Monday, July 15, 2013

'are you prepared to get arrested?'


About three years ago at my college's largest protest since 1967, I witnessed a moment I've yet to forget, and one of the moments that defined my research senior year:
After an hour and a half of speeches, the marching began. Their numbers grew to approximately 800 as the protesters made their way around Ring Road. As the group headed toward Aldrich Hall, where UCIPD waited with barricades in place, half of the protesters suddenly broke off and marched onto Campus Drive. A few students pushed shopping carts into the street and cars slammed on their brakes to avoid potential disasters.  
The protesters continued their march along the surrounding streets and, after an hour, finally returned to campus and headed toward Gateway Study Center. About 100 students entered the building, creating chaos inside the quiet study space, while the rest remained outside. Some students who had been studying before the invasion stood up to leave, but protesters blocked them by closing doors and barricading the entrances. However, the attempted occupation of Gateway, the location of the 1967 protest and teach-in, failed: in 20 minutes, a disagreement broke out among the protesters inside.

“Are you prepared to get arrested?” one student asked another.

“I’m prepared to get arrested,” she responded.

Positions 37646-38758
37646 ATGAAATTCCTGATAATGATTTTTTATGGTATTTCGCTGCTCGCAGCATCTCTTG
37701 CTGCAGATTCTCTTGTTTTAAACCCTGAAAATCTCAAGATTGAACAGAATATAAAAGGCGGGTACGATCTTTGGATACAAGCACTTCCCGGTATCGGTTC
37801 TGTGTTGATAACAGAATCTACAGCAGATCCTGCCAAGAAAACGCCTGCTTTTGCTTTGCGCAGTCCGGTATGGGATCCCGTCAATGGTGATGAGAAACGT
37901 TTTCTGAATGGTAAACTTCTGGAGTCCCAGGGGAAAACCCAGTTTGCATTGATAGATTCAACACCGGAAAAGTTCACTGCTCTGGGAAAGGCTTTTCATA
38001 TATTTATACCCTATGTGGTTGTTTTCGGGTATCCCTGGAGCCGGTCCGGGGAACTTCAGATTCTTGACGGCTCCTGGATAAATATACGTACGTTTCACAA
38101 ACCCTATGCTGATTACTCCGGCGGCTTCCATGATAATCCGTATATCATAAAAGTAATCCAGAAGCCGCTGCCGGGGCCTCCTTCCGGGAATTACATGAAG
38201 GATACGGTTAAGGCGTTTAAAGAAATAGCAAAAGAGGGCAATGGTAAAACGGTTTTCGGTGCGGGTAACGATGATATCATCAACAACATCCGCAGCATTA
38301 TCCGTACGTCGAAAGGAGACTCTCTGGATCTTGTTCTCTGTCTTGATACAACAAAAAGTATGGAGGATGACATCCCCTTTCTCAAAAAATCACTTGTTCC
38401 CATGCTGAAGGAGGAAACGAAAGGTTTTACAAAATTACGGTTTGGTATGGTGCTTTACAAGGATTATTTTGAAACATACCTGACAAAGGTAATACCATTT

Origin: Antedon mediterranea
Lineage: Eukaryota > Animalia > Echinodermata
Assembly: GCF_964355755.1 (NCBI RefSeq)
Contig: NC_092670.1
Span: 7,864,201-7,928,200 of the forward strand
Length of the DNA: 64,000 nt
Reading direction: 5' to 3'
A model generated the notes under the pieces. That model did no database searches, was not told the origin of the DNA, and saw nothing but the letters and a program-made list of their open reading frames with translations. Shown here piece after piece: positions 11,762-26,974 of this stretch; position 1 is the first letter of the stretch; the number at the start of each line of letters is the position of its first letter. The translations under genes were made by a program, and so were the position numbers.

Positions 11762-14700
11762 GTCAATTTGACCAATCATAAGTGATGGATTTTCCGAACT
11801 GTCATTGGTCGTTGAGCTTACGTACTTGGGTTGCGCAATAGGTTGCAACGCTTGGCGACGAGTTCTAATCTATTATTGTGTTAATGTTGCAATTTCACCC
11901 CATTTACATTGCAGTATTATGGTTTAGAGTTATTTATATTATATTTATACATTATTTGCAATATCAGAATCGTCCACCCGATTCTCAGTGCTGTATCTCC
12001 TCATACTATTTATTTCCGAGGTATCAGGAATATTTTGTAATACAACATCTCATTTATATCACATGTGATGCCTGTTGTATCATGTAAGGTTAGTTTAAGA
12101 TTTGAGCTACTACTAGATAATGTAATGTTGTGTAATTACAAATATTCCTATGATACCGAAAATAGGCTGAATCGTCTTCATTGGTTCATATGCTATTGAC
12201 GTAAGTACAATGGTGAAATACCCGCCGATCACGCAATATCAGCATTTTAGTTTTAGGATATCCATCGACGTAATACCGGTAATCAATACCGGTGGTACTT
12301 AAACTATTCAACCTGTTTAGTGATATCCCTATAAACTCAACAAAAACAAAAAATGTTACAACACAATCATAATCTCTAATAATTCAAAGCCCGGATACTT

He sighed. “Then good luck.” And he left.

The “occupation” ended before the police could get involved, and the remaining group of approximately 60 students still on a protesting high regrouped at the flagpoles to discuss their next steps. All of the others had disappeared.
Six days later at an organized event, one student fought back against the "agitate before you educate" model, saying, "If I’m at a protest and screaming and someone asks, 'Why is he screaming?' then it’s your job to say, 'Let me tell you why…'"

Education leads to informed organization, the student and others argued. "We can work on being assertive without being violent."

In a 1969 editorial from the New University criticizing the KBS movement (a very long, and fascinating, tidbit from University of California history), there was a graf that spoke to the division of a movement based on the differences in protesting methods: "They will not organize students, they will not bond a movement for acceptance of the two demands (rehiring, and change in tenure system) together. They will divide students. They will fractionalize them. They will give them no decision-making power."

While it was speaking specifically to what the protests over the firing of professors Kent, Brannan, and Shapiro, I think it rings true for many situations.

When you take on a cause, you take on a responsibility to create chaos for the purpose of seeking justice, to disrupt the status quo in order to deliver a message--peacefully, passionately. You lose your message when the action itself dominates the message.

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